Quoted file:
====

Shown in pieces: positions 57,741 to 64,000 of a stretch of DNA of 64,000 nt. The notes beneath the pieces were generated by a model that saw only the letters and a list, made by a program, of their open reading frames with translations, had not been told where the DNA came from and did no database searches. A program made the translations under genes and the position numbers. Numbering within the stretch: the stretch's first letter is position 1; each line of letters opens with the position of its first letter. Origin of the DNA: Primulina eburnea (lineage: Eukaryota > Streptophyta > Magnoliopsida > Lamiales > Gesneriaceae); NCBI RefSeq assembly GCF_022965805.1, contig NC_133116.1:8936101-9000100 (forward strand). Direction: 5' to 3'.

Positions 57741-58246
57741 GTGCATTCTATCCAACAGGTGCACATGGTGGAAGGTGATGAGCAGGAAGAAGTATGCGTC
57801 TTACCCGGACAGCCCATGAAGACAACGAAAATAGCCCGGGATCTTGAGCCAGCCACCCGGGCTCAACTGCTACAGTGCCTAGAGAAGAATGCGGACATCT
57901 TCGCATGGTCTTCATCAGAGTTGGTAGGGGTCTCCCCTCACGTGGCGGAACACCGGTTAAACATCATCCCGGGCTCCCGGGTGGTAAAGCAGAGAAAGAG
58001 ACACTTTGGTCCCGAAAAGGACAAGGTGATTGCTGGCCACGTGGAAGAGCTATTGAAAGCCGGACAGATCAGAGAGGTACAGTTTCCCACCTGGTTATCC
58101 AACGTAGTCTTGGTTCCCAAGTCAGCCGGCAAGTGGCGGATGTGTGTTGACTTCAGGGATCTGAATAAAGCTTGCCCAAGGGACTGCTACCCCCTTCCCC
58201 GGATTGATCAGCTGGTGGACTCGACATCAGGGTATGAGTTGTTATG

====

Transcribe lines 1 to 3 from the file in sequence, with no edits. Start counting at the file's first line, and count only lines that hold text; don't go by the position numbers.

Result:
Shown in pieces: positions 57,741 to 64,000 of a stretch of DNA of 64,000 nt. The notes beneath the pieces were generated by a model that saw only the letters and a list, made by a program, of their open reading frames with translations, had not been told where the DNA came from and did no database searches. A program made the translations under genes and the position numbers. Numbering within the stretch: the stretch's first letter is position 1; each line of letters opens with the position of its first letter. Origin of the DNA: Primulina eburnea (lineage: Eukaryota > Streptophyta > Magnoliopsida > Lamiales > Gesneriaceae); NCBI RefSeq assembly GCF_022965805.1, contig NC_133116.1:8936101-9000100 (forward strand). Direction: 5' to 3'.

Positions 57741-58246
57741 GTGCATTCTATCCAACAGGTGCACATGGTGGAAGGTGATGAGCAGGAAGAAGTATGCGTC